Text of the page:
With acoustic methods, there exists a particular instrument called a ramp damage checker, which is available from Olympus and is a hand-held ultrasonic instrument designed for preliminary screening of aircraft composites to identify areas of possible subsurface impact damage, but not to substitute for comprehensive testing by a trained inspector.

“Ultrasonic sound waves travel through materials in a predictable way," reports Olympus. "When a high frequency sound pulse generated by an ultrasonic transducer is coupled into a piece of solid laminate composite, it will travel through the material until it encounters an air boundary, at which point it will reflect back as an echo that can be detected by a gauge.

In the case of structurally solid composite, that reflection will come from the backwall or the inside surface of the laminate. If, however, there is a delamination or subsurface cracking parallel to the surface, then the reflection will come instead from the damaged area and arrive earlier in time.

"The difference in the echo patterns from good versus damaged material can be used to identify areas of internal damage that are not visible from the surface,” reports Olympus.

The ramp damage checker is not intended to scan large areas, and is used to screen areas of suspected damage.

The device must first be calibrated for the specific thickness of material that is to be tested and, as such, it must always be recalibrated whenever switching to an area of different thickness or different material. The device features a backlit LCD that displays the word GOOD if no subsurface damage is found or the word BAD when it detects subsurface damage. Any BAD indication should be investigated further.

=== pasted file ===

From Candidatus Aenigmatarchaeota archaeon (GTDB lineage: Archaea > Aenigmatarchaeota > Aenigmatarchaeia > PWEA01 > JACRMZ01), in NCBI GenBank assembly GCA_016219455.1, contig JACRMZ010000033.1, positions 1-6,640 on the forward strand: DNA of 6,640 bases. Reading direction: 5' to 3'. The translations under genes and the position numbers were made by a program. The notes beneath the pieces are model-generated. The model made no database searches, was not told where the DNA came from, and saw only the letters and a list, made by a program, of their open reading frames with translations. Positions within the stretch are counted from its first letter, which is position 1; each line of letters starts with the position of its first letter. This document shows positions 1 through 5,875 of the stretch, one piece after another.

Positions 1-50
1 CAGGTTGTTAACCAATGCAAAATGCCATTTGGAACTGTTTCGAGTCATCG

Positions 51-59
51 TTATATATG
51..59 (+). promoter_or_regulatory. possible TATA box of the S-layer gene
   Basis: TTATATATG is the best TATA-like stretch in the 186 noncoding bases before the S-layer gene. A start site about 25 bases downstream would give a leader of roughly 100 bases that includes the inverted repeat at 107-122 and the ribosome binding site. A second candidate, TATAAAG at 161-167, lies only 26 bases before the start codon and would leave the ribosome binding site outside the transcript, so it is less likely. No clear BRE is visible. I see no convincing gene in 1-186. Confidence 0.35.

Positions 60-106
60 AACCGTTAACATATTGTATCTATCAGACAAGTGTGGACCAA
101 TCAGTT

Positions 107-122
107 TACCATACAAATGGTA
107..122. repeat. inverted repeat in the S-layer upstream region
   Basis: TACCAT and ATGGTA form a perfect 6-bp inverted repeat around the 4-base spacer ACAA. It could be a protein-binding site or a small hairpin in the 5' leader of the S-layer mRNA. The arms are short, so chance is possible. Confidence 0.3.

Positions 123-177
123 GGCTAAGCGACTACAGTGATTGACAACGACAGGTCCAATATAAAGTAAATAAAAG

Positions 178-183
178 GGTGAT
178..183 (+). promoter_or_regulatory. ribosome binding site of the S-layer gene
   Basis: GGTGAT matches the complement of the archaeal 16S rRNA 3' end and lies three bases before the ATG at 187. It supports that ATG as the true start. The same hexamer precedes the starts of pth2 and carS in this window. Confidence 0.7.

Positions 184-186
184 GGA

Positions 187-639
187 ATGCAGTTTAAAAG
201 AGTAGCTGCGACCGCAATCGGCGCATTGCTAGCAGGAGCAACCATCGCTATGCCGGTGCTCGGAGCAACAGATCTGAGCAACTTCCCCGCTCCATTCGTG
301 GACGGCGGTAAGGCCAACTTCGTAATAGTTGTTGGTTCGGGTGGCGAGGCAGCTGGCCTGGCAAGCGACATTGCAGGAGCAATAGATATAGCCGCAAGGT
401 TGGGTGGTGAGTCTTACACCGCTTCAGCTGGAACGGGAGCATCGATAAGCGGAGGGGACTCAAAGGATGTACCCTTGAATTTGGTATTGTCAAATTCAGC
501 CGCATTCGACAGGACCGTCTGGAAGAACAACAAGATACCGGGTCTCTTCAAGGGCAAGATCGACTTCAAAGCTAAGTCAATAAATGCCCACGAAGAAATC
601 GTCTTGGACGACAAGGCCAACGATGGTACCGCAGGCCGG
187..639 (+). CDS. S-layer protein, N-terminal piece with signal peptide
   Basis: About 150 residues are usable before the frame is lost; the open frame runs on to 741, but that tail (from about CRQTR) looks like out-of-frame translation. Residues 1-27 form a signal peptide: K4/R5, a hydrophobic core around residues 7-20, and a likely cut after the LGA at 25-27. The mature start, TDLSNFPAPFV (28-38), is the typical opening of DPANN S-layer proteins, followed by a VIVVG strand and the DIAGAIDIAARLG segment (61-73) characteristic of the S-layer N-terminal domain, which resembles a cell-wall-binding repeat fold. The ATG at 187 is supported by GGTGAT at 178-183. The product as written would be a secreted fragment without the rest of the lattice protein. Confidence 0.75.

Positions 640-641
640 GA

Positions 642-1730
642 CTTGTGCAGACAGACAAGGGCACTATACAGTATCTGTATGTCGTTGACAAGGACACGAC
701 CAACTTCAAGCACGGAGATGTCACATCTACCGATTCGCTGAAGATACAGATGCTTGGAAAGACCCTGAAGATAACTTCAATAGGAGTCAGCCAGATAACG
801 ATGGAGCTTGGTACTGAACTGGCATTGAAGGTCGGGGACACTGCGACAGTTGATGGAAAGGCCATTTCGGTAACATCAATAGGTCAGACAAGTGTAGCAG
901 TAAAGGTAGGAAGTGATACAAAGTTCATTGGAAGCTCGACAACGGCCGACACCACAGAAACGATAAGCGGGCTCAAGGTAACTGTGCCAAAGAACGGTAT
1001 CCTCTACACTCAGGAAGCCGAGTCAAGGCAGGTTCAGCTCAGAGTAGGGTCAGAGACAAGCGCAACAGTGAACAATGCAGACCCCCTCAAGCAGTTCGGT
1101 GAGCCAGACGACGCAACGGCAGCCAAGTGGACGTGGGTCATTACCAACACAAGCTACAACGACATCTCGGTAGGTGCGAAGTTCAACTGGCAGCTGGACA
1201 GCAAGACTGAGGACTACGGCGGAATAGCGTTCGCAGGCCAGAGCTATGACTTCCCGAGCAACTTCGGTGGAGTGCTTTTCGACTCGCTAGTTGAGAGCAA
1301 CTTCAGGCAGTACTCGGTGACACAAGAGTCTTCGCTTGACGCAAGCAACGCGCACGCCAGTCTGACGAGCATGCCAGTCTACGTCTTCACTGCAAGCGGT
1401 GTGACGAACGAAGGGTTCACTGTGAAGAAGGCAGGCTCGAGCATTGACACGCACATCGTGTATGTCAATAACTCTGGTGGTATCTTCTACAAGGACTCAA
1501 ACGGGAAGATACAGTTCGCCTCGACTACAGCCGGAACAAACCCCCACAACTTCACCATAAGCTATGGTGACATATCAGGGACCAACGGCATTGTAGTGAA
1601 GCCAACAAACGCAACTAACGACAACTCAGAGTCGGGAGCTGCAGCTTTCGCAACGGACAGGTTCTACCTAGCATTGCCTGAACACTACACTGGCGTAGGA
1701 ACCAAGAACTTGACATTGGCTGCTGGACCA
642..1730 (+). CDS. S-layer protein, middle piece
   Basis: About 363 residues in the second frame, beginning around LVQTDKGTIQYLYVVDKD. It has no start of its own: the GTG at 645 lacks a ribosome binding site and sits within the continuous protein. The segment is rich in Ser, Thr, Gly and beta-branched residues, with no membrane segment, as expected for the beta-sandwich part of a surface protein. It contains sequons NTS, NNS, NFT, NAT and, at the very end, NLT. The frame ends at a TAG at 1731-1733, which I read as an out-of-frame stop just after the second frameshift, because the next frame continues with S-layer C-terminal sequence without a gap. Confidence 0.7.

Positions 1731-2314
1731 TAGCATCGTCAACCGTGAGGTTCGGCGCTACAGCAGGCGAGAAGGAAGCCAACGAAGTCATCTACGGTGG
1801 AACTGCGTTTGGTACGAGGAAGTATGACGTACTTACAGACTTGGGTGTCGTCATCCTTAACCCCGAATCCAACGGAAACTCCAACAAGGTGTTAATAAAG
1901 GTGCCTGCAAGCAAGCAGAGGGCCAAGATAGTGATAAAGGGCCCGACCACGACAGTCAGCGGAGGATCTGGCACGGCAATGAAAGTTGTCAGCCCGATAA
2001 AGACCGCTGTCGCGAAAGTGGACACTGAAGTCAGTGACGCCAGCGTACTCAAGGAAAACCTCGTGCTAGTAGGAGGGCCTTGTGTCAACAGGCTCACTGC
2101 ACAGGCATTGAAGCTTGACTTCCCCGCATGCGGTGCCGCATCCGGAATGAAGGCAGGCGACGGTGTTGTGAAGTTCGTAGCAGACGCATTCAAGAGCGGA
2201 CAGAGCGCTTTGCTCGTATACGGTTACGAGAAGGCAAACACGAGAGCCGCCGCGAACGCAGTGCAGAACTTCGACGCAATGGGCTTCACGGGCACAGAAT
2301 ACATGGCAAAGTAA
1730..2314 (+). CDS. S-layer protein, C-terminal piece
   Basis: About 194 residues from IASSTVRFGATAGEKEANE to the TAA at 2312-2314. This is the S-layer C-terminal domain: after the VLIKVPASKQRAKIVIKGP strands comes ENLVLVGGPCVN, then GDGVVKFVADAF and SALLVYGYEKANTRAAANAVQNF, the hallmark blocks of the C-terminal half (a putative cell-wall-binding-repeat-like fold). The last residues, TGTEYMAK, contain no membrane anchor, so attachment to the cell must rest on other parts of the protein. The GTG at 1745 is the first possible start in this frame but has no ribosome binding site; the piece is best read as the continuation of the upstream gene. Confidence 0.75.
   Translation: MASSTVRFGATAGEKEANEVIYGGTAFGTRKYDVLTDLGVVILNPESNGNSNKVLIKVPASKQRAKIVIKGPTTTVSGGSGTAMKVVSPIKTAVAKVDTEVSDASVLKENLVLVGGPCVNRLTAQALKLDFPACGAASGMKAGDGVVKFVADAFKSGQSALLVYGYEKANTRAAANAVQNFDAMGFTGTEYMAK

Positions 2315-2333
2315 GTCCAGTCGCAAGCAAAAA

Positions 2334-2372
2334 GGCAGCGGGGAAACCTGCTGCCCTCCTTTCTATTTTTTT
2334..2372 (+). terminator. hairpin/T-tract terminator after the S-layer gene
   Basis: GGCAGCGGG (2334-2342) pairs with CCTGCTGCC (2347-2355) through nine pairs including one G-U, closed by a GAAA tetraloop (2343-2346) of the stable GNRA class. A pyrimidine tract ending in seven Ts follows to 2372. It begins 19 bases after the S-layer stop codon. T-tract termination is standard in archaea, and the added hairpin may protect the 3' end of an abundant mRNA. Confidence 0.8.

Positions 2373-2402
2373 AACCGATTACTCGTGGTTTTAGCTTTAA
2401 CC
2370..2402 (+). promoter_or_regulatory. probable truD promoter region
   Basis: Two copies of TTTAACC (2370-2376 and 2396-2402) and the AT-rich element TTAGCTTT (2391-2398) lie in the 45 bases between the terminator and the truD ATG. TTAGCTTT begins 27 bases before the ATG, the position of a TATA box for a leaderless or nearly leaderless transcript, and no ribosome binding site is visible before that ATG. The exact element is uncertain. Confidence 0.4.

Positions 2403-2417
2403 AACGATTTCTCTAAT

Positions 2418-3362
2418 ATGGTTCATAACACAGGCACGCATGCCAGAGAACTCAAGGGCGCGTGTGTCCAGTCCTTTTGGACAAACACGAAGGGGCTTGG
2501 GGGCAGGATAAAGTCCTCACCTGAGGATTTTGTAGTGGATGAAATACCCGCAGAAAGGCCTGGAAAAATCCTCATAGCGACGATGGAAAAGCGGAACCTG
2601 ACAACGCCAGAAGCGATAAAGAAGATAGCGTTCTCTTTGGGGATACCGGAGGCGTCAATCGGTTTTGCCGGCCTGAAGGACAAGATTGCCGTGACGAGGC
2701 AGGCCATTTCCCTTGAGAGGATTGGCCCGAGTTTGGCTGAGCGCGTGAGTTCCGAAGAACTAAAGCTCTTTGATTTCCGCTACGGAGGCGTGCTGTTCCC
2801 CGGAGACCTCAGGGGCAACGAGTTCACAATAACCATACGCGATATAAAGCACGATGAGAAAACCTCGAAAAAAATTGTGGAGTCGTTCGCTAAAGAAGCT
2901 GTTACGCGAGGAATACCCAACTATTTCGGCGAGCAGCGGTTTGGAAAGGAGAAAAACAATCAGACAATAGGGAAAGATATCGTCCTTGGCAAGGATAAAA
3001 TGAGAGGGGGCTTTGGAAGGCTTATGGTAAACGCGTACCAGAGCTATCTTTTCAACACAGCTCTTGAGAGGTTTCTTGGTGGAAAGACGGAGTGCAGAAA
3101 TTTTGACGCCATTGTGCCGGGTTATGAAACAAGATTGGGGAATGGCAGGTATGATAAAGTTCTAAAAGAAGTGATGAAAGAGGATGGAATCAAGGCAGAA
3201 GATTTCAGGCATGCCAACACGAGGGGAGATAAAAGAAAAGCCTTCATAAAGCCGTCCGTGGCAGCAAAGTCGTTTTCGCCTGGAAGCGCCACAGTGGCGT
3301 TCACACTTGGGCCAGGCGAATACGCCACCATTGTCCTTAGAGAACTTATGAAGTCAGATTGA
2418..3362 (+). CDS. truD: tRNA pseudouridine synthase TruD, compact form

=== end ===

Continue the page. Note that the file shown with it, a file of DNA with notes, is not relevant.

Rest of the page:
An additional internal "safety barrier" complements the device: the gauge displays BEYOND CAL THICKNESS when only a strong backwall echo is received, but it is beyond the calibration window.

About The  Author:  Mario Pierobon holds a Master’s Degree in Air Transport Management from City University London and works in business development and project support at Great Circle Services in Lucerne, Switzerland. Mario regularly writes about aviation safety and his main professional and research interests are in the areas of airside safety.

About the Author

Mario Pierobon

Dr. Mario Pierobon provides solutions in the areas of documentation, training and consulting to organizations operating in safety-sensitive industries. He has conducted a doctoral research project investigating aircraft ground handling safety. He may be reached at [email protected].